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You could call them the caricatures that shook the world.

It began a week ago in response to Denmark’s Jyllands-Posten asking cartoonists in September to create some satirical drawings of Muhammad because the country’s media was self-conscious about criticisms of Islamic terrorism.

In the last week, other European papers picked up and published the cartoons and the result has been unprecedented rioting throughout the Islamic world.

Thousands of Syrians yesterday took to the streets and torched the Danish and Norwegian embassies in Damascus in the most violent protests by Muslims in Asia, Europe and the Middle East.


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The rioters in Damascus began by throwing stones at the Danish Embassy. They broke through police barricades then set a fire in the building.

“With our blood and souls we defend you, O Prophet of God!” the demonstrators chanted. Some removed the Danish flag and replaced it with a green flag printed with the words: “There is no god but Allah and Muhammad is the messenger of Allah.”


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The riots moved on to the Norwegian Embassy about 4 miles away. They set fire to the building before dispersed by police using tear gas and water cannons. Hundreds of police and troops barricaded the road leading to the French Embassy, but protesters were able to break through briefly before fleeing from the force of water cannons.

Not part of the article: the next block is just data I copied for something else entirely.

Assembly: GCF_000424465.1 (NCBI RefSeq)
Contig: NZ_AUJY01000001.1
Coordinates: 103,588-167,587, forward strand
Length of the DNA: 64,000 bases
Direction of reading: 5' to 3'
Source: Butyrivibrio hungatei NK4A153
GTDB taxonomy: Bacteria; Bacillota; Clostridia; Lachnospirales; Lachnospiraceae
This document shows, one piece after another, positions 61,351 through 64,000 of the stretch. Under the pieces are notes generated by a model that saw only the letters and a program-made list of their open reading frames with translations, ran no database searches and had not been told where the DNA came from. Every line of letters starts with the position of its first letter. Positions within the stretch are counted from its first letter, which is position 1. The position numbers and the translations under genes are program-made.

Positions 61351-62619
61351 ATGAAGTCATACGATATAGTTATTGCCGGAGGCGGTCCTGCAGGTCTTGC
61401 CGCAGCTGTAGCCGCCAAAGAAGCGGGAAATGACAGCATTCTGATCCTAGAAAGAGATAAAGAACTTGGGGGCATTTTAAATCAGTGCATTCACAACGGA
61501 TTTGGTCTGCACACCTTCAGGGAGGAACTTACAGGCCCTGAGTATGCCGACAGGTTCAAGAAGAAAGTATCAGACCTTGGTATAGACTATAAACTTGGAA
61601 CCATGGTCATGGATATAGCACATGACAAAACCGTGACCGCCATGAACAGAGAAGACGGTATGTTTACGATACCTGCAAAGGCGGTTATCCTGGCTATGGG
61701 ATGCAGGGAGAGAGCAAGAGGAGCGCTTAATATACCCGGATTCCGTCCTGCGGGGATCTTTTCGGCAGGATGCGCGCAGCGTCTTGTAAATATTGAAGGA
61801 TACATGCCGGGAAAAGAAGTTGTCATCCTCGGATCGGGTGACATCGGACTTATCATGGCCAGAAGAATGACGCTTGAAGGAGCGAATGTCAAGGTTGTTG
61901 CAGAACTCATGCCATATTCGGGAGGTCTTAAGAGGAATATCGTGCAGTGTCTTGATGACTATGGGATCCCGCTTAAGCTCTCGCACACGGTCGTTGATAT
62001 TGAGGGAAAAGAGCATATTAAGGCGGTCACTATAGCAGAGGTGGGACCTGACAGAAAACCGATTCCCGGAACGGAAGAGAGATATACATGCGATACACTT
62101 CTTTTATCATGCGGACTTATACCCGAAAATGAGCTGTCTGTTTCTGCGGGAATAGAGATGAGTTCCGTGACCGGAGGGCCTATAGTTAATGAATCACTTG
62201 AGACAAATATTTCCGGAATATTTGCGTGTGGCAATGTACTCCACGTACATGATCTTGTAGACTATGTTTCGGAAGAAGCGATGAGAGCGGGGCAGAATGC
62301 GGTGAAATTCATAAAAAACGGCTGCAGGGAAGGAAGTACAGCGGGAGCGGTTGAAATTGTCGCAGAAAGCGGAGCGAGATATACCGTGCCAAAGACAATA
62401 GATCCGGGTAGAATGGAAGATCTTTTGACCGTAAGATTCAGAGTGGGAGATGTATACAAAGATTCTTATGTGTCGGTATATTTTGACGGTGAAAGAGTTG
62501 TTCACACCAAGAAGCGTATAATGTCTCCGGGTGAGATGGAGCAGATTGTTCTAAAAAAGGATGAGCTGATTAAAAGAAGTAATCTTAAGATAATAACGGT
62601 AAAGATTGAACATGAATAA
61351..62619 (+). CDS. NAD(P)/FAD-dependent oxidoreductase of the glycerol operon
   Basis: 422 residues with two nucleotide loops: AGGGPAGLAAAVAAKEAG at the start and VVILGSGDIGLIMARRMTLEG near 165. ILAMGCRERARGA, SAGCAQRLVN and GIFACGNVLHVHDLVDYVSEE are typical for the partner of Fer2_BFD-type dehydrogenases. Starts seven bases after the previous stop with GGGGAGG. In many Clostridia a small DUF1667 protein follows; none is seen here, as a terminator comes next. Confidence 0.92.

Meanwhile, in Gaza, Palestinians stormed European buildings and burned German and Danish flags. Protesters smashed the windows of the German cultural center and threw stones at the European Commission building. A leader of Hamas called the caricatures “an unforgivable insult” that merited death.


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There were peaceful rallies against the cartoons in Iraq where hundreds demanded an apology from the European Union.

The foreign ministries of both Denmark and Norway advised their citizens to leave Syria without delay.

“It’s horrible and totally unacceptable,” Danish Foreign Minister Per Stig Moeller said on Danish public television.

In the West Bank town of Hebron, about 50 Palestinians marched to the headquarters of the international observer mission there, burned a Danish flag and demanded a boycott of Danish goods.


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A South African court banned the country’s Sunday newspapers from reprinting the cartoons.

Iran’s president ordered his commerce minister to study canceling all trade contracts with European countries whose newspapers have published the caricatures, the official Islamic Republic News Agency reported.

President Mahmoud Ahmadinejad said the caricatures showed the “impudence and rudeness” of Western newspapers against the prophet as well as the “maximum resentment of the Zionists (Jews) ruling these countries against Islam and Muslims.”

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